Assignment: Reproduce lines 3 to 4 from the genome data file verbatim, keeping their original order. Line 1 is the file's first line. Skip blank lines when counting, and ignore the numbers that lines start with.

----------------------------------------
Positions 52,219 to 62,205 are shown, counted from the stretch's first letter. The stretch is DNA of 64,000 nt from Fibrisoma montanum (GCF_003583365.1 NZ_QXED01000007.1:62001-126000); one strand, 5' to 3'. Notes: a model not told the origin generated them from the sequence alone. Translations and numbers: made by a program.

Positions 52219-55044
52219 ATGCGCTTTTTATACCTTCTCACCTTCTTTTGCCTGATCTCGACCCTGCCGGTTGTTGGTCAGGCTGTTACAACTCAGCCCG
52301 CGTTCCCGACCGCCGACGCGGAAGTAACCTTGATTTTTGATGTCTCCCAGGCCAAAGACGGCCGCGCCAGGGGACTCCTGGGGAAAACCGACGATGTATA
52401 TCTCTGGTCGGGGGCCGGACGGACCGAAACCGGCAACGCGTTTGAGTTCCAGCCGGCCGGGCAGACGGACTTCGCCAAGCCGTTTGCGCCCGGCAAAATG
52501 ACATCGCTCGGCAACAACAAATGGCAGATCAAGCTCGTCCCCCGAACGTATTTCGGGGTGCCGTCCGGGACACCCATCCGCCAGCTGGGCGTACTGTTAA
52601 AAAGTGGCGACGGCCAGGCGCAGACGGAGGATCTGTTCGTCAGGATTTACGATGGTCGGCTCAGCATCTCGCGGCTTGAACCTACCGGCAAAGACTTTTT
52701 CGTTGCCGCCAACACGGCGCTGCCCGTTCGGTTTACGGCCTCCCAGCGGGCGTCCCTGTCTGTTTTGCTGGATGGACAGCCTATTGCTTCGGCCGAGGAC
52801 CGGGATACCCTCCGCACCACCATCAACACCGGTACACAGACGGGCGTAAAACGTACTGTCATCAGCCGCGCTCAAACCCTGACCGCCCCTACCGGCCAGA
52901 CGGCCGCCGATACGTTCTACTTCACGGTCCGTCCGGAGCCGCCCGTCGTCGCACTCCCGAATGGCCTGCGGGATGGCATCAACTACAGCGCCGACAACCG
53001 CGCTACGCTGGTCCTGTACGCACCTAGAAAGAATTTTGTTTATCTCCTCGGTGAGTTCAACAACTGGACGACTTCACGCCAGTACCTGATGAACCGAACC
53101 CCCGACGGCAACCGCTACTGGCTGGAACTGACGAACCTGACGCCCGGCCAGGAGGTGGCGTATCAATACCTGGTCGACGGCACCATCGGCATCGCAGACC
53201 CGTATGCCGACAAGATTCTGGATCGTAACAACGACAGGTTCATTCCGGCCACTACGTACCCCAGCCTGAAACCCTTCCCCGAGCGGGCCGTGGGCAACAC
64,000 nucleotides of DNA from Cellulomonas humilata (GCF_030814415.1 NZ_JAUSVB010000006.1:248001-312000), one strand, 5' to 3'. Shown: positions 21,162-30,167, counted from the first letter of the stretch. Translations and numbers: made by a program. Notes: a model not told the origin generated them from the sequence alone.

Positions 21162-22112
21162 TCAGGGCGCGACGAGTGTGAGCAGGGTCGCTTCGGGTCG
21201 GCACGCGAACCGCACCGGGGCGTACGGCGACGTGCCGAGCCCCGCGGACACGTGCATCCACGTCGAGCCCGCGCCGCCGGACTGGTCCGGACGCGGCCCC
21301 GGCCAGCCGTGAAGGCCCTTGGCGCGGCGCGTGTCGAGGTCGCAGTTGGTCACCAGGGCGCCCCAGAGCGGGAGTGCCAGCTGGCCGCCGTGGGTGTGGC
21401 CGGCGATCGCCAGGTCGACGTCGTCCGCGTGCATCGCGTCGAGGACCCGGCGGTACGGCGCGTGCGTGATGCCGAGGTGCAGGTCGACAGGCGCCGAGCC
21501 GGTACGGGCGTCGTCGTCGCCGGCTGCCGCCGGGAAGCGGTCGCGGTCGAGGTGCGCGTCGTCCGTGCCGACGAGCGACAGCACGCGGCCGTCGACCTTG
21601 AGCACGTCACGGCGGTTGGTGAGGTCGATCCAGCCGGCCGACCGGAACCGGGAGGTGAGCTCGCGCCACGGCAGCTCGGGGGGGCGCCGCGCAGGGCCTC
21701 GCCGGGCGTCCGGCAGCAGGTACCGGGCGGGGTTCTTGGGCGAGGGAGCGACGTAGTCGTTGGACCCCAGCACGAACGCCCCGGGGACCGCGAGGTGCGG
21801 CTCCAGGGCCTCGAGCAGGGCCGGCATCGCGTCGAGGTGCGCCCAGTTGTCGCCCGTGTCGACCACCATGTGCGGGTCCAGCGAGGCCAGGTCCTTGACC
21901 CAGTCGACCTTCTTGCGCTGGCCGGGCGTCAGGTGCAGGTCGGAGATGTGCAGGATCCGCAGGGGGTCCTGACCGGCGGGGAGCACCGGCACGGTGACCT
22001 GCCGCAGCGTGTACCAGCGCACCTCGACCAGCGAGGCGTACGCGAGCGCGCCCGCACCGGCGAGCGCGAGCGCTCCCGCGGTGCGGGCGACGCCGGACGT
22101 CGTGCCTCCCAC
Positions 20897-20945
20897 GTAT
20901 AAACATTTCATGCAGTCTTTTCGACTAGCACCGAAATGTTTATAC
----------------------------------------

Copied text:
52219 ATGCGCTTTTTATACCTTCTCACCTTCTTTTGCCTGATCTCGACCCTGCCGGTTGTTGGTCAGGCTGTTACAACTCAGCCCG
52301 CGTTCCCGACCGCCGACGCGGAAGTAACCTTGATTTTTGATGTCTCCCAGGCCAAAGACGGCCGCGCCAGGGGACTCCTGGGGAAAACCGACGATGTATA